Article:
What was fascinating was that by actively engaging in that conversation with the customer, they were more mindful and didn’t just assume that we were on 24/7. I bring this up because I was in a meeting with the managing partners in New York, considered to be peers, and one of the conversations was that this is not just a problem for law firm managing partners to solve. And it’s also not appropriate for the general counsel to make this be a problem only for managing partners to solve. It is a shared responsibility that we need to agree on. The point that you’re making is that in the advice of law, it is a 24/7 world, and some demands are real that are around the clock, and unless you’re mindful and have some shared agreement with clients on it, you could end up just working all the time with the technologies that we have available.
DG: You make a good point; maybe the future will see one of those conversations with your clients and some better understanding. We’re struggling to see it; you’d have to have a similar understanding with the regulators when we receive notice to reduce thousands if not millions of documents within short order. You’d have to have a similar conversation with the courts, and you’d have to have similar conversations with the bankers who aren’t really built that way. It depends on your clients’ nature, and where you sit in the ecosystem. We have positioned the firm, addressing those things that you just mentioned, as something that perhaps could be done. If you overlay that with intense competition, there’d be many firms that would be very worried about having that conversation with a client because the people down the road would say, “Well, that’s absolute rubbish, we’ll deliver what you want when you want it, no matter what.” And the clients are always going to like that.
LB: I tell you, Danny, it was interesting between the financial institution clients and the managing partners, and it was quite clear that I touched the third rail.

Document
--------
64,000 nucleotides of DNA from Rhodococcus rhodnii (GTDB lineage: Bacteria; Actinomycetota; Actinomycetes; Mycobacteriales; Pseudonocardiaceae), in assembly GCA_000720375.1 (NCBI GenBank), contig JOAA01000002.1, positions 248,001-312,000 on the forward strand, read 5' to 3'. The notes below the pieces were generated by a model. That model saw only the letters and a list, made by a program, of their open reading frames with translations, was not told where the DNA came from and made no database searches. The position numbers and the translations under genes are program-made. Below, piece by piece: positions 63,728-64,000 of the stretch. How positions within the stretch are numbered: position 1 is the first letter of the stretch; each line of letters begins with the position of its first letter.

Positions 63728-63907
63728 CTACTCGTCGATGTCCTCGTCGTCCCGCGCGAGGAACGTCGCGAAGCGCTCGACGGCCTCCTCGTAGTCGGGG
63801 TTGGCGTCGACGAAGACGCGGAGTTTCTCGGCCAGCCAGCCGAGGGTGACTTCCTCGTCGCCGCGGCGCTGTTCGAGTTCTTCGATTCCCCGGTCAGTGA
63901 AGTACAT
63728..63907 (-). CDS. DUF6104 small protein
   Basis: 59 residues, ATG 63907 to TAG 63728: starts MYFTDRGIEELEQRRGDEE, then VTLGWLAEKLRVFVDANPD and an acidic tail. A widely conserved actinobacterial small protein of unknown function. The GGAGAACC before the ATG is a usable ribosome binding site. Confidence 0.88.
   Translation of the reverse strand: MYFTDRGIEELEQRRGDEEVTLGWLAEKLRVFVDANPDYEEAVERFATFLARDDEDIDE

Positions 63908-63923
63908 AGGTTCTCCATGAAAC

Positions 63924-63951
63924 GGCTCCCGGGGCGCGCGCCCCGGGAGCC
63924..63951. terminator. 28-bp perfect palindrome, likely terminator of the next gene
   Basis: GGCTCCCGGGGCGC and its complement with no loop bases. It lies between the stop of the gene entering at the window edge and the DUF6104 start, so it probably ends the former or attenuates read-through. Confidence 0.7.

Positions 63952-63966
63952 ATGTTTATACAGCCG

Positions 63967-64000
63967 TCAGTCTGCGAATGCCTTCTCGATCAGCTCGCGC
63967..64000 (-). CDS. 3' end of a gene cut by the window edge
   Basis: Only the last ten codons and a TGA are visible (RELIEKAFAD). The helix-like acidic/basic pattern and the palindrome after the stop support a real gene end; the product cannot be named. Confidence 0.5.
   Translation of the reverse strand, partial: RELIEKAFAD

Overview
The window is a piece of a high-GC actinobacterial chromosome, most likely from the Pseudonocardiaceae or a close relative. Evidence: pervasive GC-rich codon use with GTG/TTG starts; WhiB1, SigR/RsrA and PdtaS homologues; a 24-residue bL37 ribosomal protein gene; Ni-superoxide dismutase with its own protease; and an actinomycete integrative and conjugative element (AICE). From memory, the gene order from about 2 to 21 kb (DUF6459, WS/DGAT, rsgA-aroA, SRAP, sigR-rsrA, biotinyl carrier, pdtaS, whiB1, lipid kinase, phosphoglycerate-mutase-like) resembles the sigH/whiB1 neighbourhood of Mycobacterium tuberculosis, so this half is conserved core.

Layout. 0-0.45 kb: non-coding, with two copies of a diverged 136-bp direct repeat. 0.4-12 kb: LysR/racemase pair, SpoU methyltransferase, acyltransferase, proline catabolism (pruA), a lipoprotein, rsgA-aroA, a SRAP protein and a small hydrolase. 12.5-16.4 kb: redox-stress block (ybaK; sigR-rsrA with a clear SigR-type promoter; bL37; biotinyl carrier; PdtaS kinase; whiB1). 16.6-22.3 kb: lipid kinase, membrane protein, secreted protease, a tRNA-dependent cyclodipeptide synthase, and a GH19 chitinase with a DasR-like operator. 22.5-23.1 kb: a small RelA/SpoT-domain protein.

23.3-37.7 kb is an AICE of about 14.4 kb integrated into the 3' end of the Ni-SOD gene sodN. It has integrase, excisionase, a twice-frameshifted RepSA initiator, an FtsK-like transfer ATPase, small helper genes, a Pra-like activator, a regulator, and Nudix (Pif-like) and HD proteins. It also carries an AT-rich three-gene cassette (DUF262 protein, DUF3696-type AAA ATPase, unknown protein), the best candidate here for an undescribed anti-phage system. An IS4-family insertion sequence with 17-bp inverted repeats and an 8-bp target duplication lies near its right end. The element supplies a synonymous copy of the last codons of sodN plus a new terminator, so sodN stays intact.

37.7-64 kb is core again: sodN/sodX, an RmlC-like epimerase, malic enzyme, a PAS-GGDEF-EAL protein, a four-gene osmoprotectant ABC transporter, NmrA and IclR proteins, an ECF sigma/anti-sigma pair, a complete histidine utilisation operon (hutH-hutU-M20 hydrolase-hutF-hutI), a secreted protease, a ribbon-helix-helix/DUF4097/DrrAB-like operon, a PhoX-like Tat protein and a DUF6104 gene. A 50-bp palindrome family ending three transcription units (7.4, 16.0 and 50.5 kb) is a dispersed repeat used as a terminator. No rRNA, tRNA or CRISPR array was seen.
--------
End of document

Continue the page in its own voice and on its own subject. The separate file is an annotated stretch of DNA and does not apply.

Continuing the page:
If you could speak to the 20-year younger version of yourself, and you think about the leaders that you work with now, what would be the advice that you would give the 20-year younger, Danny, that perhaps you might share with the next level of leaders coming through in your firm?
DG: You have to be on top of the technological changes and the new software systems that will become available across everything we do. There’s probably very little that we do that can’t be automated. And if that automation will mean taking expense out of business, clients will expect that you do that. Large law firms won’t have the same number of people doing the same jobs, and they will have different expertise. Some of those people will be as important to the firm as the best partners, that you’ll have you change the partners and the firm’s thinking and build that into the psyche of the organization to be flexible and adaptable. In 10 years, these firms won’t look a lot like they do now, and how do you transition to your new normal and treat people properly and give people the opportunity to be a part of that?
I think that’s quite a challenge; of being aligned with the lifestyle expectations of people wanting to work from home and the expectations of clients – that you’re going to be culturally aligned with them, have the same views about the communities and environment you work in. In that case, it’s a number of different challenges that we need to think about that one time we would not have had to. And you have to be running a business on top of all of that. I think that profitability and financial strength is incredibly important and will become more so. You can’t meet all of those challenges, attract the best people, get the best partners and pay them what they can get in the market unless you are a very profitable, fairly reasonably hard-nosed kind of organization. Managing all of those things and talking to people about them, communicating about them, and bringing everybody with you, is a big challenge for the future.
LB: That really resonates with me. When you talk to the owner about your own personal style, Danny, about having a point of view about the future, it’s very important to face reality. It’s almost de rigueur right now to sweep that away. For any of us who have lived through multiple recessions, I think the economic environment has really shone a spotlight on – that as the oil in our company.
DG: It’s the number one priority is to keep the business strong and safe.
LB: Interesting answers. Thank you very much.
DG: Thank you very much, always.